No doubt, you’ve heard that elusive state in athletics called Flow. It’s such a desired state that we named our signature product after it.
Flow is defined in this article as a special psychological state of total absorption in a task. When in flow, athletes are fully focused on what they are doing, and this heightened attention is associated with a number of positive factors. Accompanying a focused mindset are factors such as knowing exactly what one is going to do and how one is doing, having a sense of oneness with the task being performed, and feeling in control of one’s performance.
When in Flow, the athlete doesn’t worry about failure. They are absorbed in what they are doing and the experience itself is rewarding.
There are nine dimensions of Flow as defined by Mihaly Csikszentmihalyi who developed the flow concept in the 1970s.
1 - Challenge-skill balance. The athlete truly believes they have the skills to meet the challenge. This is the most important aspect of Flow.
2 - Action-awareness merging. It’s a feeling of being one with the task. This brings a sense of peace and harmony.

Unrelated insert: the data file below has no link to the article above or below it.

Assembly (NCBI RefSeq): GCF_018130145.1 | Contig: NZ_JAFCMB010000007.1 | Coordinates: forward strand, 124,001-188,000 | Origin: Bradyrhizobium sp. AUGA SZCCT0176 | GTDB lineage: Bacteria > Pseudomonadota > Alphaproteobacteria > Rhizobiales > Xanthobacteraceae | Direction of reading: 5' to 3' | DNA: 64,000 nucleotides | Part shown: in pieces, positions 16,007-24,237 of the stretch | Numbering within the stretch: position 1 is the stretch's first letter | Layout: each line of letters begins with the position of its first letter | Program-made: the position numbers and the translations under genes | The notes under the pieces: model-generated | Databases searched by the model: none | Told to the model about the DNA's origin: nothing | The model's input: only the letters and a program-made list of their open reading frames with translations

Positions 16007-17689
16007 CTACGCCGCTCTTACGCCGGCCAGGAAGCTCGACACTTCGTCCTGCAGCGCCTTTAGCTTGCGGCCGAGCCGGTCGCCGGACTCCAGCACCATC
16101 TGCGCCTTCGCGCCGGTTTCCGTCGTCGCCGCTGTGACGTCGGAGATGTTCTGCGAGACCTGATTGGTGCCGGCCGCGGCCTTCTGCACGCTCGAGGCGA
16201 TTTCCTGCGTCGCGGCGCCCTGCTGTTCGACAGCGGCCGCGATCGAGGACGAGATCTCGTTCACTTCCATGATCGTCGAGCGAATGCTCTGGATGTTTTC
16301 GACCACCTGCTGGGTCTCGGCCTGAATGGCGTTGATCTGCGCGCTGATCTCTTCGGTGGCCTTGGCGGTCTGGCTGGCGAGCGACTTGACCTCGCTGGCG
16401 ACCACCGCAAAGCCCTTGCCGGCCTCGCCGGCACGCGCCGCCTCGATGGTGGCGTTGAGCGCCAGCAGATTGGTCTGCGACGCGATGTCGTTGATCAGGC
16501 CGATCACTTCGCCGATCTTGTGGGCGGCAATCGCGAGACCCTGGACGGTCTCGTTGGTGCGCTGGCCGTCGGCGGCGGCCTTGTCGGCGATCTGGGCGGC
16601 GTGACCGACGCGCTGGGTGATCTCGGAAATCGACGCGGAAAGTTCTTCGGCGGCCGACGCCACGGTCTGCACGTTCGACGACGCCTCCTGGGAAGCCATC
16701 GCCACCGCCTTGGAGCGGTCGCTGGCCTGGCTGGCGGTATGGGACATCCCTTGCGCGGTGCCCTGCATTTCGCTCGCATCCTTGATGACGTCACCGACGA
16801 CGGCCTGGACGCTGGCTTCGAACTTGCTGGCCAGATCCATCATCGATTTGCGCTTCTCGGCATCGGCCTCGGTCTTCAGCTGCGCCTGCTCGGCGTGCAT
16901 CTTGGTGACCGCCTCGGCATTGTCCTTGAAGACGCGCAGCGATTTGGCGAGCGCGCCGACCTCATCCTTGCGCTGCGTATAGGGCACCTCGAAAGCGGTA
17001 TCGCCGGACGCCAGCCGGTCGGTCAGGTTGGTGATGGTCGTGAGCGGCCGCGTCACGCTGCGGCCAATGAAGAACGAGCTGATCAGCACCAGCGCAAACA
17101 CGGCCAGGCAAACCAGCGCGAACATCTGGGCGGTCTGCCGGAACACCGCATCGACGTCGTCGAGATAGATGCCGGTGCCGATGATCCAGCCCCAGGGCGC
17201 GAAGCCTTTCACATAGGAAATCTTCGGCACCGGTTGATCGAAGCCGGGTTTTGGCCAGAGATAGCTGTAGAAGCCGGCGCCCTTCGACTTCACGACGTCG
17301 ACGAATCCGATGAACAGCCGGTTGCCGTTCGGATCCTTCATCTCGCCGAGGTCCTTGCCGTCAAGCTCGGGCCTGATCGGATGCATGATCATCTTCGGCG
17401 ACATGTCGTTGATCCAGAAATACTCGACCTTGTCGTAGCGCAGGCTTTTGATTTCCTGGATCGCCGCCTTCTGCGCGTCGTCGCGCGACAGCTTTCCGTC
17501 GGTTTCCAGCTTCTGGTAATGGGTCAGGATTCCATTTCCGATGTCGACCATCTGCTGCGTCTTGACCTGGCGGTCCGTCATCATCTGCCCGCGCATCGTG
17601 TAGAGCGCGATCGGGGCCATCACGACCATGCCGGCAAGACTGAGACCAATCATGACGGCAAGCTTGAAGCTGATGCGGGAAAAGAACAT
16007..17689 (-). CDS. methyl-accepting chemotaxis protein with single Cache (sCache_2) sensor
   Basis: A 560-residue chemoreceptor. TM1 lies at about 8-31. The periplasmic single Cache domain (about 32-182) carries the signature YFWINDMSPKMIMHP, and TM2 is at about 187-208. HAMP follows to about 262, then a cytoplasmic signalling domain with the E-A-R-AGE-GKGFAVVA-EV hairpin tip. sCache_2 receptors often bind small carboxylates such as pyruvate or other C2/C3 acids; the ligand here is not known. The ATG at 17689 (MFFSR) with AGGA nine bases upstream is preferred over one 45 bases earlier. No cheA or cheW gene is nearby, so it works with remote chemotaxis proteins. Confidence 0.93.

3 - Clear goals. This is knowing exactly what you have to do. This clarity happens on a moment-by-moment basis.
4 - Unambiguous feedback. This is the processing how performance is progressing in relation to the goals.
5 - Concentration on task. You are totally connected to the task. You are in the present.
6 - Sense of control. Here, you have total confidence. You are empowered. There is no fear of failure.
7 - Loss of self-consciousness. In this dimension, there is no care about what others think of you.
8 - Time transformation. This dimension is highly personal. Some feel like time stops, others feel that it moves slowly or speeds up. Basically, you lose track of time.
9 - Autotelic experience. This is the rewarding nature of flow.
Sounds AMAZING, right?! It’s not easy to experience flow, but things like preparation, enjoying what you do, having goals, concentration and confidence are all factors that contribute to the flow state.Yes, it comes down to hard work and mindset.
Hopefully, by now, you’ve experimented with some of the mindset techniques we’ve explored in this newsletter. And, as we shared in the very first email, you’ve practiced them. If not, it’s never too late. Find the mindset that brings you confidence. Put in the time.
Find your flow!